tennJo-Wilfried Tsonga could not have asked for a better reward in his entire tennis career. The Frenchman produced amazing form in a dream week that began on August 4 and ended last Sunday. The 13th seeded Frenchman finished as the Rogers Cup winner to take the second ATP World Tour Masters 1000 title of his career, Tsonga denied Roger Federer his 300th match victory at ATP World Tour Masters 1000 level and the 80th tour-level title. Jimmy Connors with 109 and Ivan Lendl with 94 tour-level titles are the only two players, who are ahead of Federer. Tsonga also curtailed Federer’s joy of celebrating his 33rd birthday by handing the legendary Swiss a 7-5, 7-6 defeat.
Becoming the first Frenchman ever to win on Canadian soil, Tsonga also ended an 18-month old title drought since defeating Tomas Berdych in Marseille last year. But more importantly, Tsonga’s progress in the Rogers Cup was marked by his victories over Novak Djokovic, Andy Murray and Grigor Dimitrov in a space of four days before he came face-to-face with the great Roger Federer. It all started with the Frenchman pulling off the biggest upset at this year’s Rogers Cup, when he registered an easy victory against Djokovic. Tsonga needed just over an hour for the 6-2, 6-2 win, in which he scored 23 winners and converted every break point that came his way. Since the 2010 Australian Open, Djokovic had not lost to Tsonga in his previous 10 meetings with the Frenchman.
Next up for Tsonga was a hard quarterfinal battle against world no.9 Andy Murray. Unlike his previous match with Novak Djokovic, the duel with Murray was a see-saw game that lasted two and quarter hours. After winning the first set on tie-break, Tsonga lost the second. In the decider, Murray raced to a 3-0 lead but the Frenchman came back strongly for an immediate break back and earned a break himself, two games later. He didn’t err afterwards and ensured the semifinal berth for himself with a 7-6, 4-6, 6-4 victory. Tsonga fired 18 aces, and won 83 percent of his first-serve points with 42 winners.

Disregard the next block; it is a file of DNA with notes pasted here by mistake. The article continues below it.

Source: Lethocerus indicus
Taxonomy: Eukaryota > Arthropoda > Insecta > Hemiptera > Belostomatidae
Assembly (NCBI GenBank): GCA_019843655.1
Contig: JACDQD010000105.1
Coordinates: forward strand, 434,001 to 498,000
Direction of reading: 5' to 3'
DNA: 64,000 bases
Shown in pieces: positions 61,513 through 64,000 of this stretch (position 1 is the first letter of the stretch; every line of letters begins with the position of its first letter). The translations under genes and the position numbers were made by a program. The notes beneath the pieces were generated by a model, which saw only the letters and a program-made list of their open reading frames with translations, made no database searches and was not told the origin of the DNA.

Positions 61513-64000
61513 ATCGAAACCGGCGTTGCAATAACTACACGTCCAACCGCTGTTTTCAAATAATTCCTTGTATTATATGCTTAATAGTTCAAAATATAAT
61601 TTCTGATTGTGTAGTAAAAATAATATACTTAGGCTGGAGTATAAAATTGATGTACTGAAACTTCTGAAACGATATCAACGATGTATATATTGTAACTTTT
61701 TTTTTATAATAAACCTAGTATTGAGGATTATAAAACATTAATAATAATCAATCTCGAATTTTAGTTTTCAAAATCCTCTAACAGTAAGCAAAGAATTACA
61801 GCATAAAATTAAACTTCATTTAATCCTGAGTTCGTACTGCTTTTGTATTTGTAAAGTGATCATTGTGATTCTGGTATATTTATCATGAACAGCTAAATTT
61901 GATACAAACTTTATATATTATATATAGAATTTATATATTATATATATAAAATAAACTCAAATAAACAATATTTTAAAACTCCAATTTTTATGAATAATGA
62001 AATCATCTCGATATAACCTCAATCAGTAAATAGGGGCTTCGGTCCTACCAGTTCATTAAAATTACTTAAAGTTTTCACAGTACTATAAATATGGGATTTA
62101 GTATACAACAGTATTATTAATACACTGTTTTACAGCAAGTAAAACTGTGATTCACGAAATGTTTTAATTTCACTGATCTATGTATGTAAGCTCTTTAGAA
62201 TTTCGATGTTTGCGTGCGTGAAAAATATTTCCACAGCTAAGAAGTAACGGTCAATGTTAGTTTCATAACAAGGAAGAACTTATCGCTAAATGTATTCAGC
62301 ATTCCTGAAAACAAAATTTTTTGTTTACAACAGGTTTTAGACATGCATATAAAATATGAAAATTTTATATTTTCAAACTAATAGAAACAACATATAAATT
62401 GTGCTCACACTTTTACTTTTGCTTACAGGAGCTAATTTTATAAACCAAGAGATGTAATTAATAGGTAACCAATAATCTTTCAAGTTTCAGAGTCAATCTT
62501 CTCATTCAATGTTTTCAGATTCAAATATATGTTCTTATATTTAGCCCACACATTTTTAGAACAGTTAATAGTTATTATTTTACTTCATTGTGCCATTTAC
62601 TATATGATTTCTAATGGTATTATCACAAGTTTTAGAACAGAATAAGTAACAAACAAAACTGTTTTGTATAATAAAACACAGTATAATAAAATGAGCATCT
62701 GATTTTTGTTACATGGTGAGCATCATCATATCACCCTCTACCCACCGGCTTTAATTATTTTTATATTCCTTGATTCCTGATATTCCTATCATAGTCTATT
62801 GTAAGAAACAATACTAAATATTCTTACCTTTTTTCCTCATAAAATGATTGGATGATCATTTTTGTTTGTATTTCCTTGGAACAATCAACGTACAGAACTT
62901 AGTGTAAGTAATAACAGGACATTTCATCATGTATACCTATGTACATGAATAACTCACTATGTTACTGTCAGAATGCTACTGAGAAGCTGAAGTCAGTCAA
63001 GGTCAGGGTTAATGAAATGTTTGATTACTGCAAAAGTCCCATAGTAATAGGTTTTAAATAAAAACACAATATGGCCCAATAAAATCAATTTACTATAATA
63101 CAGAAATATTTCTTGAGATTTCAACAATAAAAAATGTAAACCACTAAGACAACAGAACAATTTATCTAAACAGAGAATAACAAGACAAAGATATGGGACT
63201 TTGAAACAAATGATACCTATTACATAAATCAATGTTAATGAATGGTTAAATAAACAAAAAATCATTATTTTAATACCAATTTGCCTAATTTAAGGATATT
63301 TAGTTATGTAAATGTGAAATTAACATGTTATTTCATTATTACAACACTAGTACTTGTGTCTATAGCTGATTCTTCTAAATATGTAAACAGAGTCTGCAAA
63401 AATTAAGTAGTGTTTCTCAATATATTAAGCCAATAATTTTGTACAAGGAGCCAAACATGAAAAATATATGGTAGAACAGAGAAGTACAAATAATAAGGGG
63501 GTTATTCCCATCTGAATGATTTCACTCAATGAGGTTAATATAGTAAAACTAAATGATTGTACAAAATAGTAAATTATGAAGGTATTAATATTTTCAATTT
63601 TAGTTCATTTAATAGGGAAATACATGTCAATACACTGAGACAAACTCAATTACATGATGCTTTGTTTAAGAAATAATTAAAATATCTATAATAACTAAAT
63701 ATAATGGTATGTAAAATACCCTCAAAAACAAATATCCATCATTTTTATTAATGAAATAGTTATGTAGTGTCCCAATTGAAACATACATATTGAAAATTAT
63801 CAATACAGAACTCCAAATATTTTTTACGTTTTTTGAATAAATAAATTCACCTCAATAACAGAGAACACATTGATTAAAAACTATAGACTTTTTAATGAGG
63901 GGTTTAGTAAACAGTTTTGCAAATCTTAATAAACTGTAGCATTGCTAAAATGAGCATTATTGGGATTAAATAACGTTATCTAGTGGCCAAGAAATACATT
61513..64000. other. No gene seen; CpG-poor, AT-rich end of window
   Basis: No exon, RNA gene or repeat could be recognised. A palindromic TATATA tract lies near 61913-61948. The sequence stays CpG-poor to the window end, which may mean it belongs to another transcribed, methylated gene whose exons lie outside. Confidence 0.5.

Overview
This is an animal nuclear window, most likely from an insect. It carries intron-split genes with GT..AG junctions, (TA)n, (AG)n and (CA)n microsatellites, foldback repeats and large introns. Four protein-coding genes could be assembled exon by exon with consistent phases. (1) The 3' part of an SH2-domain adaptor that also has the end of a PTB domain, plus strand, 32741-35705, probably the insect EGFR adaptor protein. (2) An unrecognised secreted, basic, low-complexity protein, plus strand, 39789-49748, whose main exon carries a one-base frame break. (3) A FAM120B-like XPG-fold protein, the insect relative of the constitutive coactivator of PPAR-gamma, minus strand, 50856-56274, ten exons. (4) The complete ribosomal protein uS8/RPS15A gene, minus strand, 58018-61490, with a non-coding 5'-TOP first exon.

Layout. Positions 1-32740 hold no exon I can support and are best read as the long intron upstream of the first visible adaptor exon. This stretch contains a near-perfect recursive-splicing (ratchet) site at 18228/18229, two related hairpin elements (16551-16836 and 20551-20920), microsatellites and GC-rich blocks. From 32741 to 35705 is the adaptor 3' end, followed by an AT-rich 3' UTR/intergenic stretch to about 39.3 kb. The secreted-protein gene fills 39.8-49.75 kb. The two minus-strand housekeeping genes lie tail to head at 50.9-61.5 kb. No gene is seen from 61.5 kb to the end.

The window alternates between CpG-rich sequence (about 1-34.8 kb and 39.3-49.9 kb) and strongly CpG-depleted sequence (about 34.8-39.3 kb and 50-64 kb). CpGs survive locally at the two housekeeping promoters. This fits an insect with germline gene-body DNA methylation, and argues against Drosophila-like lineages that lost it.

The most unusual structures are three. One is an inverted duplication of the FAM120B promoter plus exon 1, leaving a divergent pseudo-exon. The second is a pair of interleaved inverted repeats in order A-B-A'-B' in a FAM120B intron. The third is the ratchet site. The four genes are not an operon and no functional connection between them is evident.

Tsonga had the semifinal game against Bulgaria’s Grigor Dimitrov, in which he produced his top form to overcome the fast-improving Bulgarian 6-4, 6-3 and set up the title clash with Federer. Tsonga, who was able to serve at 237 kmph against Andy Murray in the earlier match, continued with his good service against Dimitrov. He served 7 aces and won 88 percent of first-serve points with 22 clean winners against the Bulgarian. However, the first set was marked with three break points against Tsonga, when he served at 5-4 but the Frenchman held on and then completely dominated the second set to finish victorious in 84 minutes.
In the final against Federer, Tsonga’s serve became even better. The percentage of his first-serve winning points rose to 94 and he produced 11 aces. All through the match, Tsonga didn’t face any break of serves. Federer, however, was forced to save a match point on his own serve in the second set, when on 4-5 but despite the second set going to tie-break, Tsonga’s relentlessly attacking game was too much for Federer. The Frenchman was a picture of patience as he took the set and the match in an hour and 48 minutes. Incidentally, the two players have met in the Rogers Cup three times in the past and Tsonga has won on all the three occasions.
From Toronto, both players will move to Cincinnati for the Western & Southern Open, the seventh ATP World Tour Masters 1000 event of the year, beginning Monday. The tournament is usually regarded as the tune-up event for the US open in Flushing Meadows from August 25, 2014. Tsonga has been drawn to meet Mikhail Youzhny, while Federer will either face Radek Stepanek or Vasek Pospisil.
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